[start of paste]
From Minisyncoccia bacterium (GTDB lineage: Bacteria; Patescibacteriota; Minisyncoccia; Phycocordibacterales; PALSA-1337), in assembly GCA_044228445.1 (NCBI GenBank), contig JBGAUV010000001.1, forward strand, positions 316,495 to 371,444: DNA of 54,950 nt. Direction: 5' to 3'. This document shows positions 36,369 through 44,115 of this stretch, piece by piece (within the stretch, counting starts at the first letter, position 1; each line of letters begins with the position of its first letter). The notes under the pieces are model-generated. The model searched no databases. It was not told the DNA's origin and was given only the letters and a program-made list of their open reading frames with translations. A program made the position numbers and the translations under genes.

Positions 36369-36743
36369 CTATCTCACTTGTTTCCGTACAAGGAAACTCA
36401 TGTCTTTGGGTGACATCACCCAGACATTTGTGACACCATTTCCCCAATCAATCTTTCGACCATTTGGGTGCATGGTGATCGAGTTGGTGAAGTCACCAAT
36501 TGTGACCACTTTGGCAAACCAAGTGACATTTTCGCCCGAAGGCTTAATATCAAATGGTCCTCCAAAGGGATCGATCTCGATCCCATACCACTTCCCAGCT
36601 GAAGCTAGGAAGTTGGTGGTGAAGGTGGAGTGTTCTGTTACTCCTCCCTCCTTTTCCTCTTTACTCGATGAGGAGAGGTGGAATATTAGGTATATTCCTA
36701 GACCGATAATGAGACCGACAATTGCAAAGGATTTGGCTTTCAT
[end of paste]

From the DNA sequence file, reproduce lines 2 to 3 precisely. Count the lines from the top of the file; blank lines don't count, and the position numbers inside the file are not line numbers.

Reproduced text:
Positions 36369-36743
36369 CTATCTCACTTGTTTCCGTACAAGGAAACTCA